The Broomhead

Stone Circle

OS Map Ref SK23819664

On Mortimer Road near the hamlet of Wigtwizzle, almost opposite the entrance to where Broomhead Hall used to be, lies a track (a public footpath) which leads across the moors.  The remains of the Broomhead stone circle lie about 100m to the right of this track where it comes to a sharp bend.  The circle is not at all obvious; look for a wooden marker post.  It is now entirely covered in heather and bracken.  Only 3 stones can clearly be defined.  One of these stands almost a metre tall and is the largest stone on the surrounding moorland. There is a large flat stone next to it and a scatter of rubble like stones close by to the south. It’s marked on the OS maps as “druidical circle.”  There is also a long embankment close by and the map marks two sites as “tumuli, Celt arrowheads and burnt bones have been found here.” 

Stone Circle closeup.JPG

An embanked stone circle.  The site consists of an earth bank ring (about 20 metres diameter) and eight or nine stones set into its inner edge. The site is quite complex, even in its semi- ruined state, with two entrances through the bank, flanked with stones, and two low cairns within the circle. A single standing stone placed in the bank itself rather than its inner face now remains prominent at what was once a sophisticated construction. There are a number of Embanked Stone Circles in Derbyshire. This categorisation denotes the practice of building a circle (or ellipse or some other shape) of earth and/or rubble, and fixing stones into its inner edge [source of text unknown]

From Bygones of Bradfield, Volume III, p11

In 1976 a stone circle, believed to be over 3,500 years old, was re-discovered on Broomhead Moor following burning off of undergrowth and heather.  The stone circle measured 49’ across and approximately 3’ high.

One theory is that it was built by Megalithic Man to observe the Equinox, or possibly to aid crop culture using the circle as a calendar of the seasons.  Sheffield Museums say it could signify an ancient burial ground.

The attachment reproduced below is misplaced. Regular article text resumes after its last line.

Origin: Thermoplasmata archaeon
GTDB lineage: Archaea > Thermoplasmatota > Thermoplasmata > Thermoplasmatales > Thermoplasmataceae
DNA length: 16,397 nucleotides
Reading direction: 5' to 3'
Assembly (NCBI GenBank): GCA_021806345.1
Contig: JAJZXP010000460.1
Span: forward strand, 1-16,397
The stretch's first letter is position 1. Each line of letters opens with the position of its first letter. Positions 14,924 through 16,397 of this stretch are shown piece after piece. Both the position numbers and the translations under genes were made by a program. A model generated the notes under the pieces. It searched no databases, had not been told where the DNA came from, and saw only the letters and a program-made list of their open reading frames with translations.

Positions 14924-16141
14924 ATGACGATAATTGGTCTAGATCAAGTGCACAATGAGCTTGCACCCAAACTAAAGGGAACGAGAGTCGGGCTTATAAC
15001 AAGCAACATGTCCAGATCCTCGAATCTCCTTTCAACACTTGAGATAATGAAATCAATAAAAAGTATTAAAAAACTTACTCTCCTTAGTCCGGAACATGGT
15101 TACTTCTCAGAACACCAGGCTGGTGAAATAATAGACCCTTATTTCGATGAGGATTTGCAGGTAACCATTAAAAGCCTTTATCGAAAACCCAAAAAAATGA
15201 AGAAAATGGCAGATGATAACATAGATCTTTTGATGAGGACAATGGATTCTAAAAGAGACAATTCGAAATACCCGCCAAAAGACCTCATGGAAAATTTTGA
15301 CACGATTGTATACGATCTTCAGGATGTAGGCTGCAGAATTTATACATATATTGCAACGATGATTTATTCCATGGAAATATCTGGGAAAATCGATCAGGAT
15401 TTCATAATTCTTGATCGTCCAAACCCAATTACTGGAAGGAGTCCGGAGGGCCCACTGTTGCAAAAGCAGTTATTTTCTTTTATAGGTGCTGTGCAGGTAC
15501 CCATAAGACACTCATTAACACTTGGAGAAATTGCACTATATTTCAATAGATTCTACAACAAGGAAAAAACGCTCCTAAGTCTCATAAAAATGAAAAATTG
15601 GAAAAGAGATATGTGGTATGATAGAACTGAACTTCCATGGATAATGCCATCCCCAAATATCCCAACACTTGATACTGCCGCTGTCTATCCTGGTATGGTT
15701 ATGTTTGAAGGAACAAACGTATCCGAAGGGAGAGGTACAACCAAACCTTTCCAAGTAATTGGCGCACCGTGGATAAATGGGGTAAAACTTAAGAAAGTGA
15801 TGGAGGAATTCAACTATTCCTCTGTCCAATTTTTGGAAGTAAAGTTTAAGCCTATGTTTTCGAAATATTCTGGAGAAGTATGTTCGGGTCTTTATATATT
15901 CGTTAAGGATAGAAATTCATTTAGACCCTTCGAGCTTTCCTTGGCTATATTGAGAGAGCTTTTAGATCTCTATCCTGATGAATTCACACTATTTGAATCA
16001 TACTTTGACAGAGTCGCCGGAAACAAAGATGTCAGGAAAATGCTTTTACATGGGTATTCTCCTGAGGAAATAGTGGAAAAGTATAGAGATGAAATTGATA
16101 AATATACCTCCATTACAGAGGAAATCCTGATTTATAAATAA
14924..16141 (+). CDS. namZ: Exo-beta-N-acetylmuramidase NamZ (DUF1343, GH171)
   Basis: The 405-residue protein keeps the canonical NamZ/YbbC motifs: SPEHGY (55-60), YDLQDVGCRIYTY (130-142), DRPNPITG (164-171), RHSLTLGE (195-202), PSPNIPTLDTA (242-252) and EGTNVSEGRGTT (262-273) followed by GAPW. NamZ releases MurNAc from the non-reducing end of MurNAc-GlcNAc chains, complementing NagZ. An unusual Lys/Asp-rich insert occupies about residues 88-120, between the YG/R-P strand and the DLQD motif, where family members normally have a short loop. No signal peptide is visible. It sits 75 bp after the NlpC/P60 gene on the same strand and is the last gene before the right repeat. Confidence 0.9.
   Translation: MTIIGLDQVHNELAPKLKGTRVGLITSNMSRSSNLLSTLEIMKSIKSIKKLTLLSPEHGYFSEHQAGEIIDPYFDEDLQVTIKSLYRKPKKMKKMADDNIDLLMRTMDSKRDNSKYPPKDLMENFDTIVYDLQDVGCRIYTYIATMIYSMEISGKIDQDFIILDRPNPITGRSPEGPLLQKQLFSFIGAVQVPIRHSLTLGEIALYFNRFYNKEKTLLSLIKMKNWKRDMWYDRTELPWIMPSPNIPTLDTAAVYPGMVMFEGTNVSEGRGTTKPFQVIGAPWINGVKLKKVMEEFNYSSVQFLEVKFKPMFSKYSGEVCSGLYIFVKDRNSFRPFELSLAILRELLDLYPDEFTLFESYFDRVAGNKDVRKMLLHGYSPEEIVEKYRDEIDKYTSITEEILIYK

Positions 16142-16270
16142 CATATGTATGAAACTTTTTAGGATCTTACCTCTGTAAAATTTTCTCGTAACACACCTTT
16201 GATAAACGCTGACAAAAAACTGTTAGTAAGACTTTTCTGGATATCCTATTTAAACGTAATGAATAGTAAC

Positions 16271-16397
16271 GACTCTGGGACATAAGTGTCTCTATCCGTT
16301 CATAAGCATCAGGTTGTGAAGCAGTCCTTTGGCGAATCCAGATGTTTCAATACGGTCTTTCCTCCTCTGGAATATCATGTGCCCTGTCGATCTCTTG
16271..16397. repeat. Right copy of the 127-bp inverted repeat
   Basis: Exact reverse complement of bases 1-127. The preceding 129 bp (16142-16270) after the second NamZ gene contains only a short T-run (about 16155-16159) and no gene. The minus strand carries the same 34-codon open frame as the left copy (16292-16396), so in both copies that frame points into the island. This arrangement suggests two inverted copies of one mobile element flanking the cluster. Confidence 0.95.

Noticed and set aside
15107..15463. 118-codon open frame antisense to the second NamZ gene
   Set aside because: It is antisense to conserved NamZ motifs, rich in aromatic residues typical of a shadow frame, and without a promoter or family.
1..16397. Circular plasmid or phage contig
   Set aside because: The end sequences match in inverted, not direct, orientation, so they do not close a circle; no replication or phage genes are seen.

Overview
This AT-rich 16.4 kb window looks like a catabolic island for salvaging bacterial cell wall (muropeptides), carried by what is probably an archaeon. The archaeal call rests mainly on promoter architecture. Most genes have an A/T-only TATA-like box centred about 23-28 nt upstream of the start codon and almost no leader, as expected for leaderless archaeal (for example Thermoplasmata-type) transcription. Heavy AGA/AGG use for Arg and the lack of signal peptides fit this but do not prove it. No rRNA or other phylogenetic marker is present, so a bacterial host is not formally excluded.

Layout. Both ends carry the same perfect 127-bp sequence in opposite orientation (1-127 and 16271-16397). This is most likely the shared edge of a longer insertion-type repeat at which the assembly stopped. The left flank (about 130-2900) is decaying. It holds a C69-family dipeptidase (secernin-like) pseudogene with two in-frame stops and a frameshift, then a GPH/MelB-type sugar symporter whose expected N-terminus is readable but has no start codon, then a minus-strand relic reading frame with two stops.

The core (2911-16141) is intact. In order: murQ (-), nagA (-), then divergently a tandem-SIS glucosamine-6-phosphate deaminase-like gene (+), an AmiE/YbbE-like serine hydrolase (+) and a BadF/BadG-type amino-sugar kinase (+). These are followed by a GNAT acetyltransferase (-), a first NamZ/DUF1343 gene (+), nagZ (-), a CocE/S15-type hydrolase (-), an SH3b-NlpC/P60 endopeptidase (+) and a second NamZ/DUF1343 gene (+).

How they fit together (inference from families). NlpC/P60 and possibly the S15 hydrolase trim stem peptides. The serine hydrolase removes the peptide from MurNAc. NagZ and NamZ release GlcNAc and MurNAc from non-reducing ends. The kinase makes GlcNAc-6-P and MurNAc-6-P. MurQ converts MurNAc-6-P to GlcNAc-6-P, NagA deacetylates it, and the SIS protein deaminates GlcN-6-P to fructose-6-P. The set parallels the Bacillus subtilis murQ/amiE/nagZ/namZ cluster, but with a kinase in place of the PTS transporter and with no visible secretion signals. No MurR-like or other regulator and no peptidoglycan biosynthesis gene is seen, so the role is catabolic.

The circle is positioned so that the rising or setting sun, or certain heavenly bodies, as seen from the circle, occur at special times of the year such as Midsummer, at certain defined points on the skyline such as “vees” in the peaks formed where the outline of one hill passes behind another or other noticeable “nicks” in the skyline.


The Stone Circle is shown on Ordnance Survey maps, but it remained a location on the map until early 1976 when a moorland fire destroyed the heavy overgrowth and revealed the stones on the ground forming the Stone Circle.


From More Rambles Round Sheffield by Chas. H. Chandler, 1915.

“Bear up to the right, turning right again at the top, with the open heather moors on the left.  at this point you have risen to 1,010 feet above sea level.  As you proceed right you get a glimpse of the rhododendron drive on the right leading down to the [Broomhead] Hall.  Just beyond, before you reach the clump of fir trees, there is a private path (left) leading across a corner of the moors to the Side Walk, similar in character to the Bar Dyke behind Bradfield.  It is something like a deep trench, with the earth thrown up on one side.  Mr. Boyd Dawkins, the famous geologist, thinks it was a boundary walk.  Just beyond, on the right, is a small stone circle, which has refused to reveal its secret to any of the many investigators.  There are many remains of the ancients on these lonely moors [...] Keeping on the road past the Hall you dip sharply down by a shady lane to the [Pack-Horse] bridge over the Ewden at the bottom.  This point may well be the central feature of a magnificent walk.  It is the most solitary, satisfying spot the valley has to offer.  Here there are no signs of toil.  Nothing but beauty lives here: beauty for eyes and ears.  If it is “a long way to go” you will feel that the result is worth the journey.  You can climb the hill opposite and go round to Stocksbridge by the Underbank reservoir.  But I advise returning the same way to Wigtwizzle.”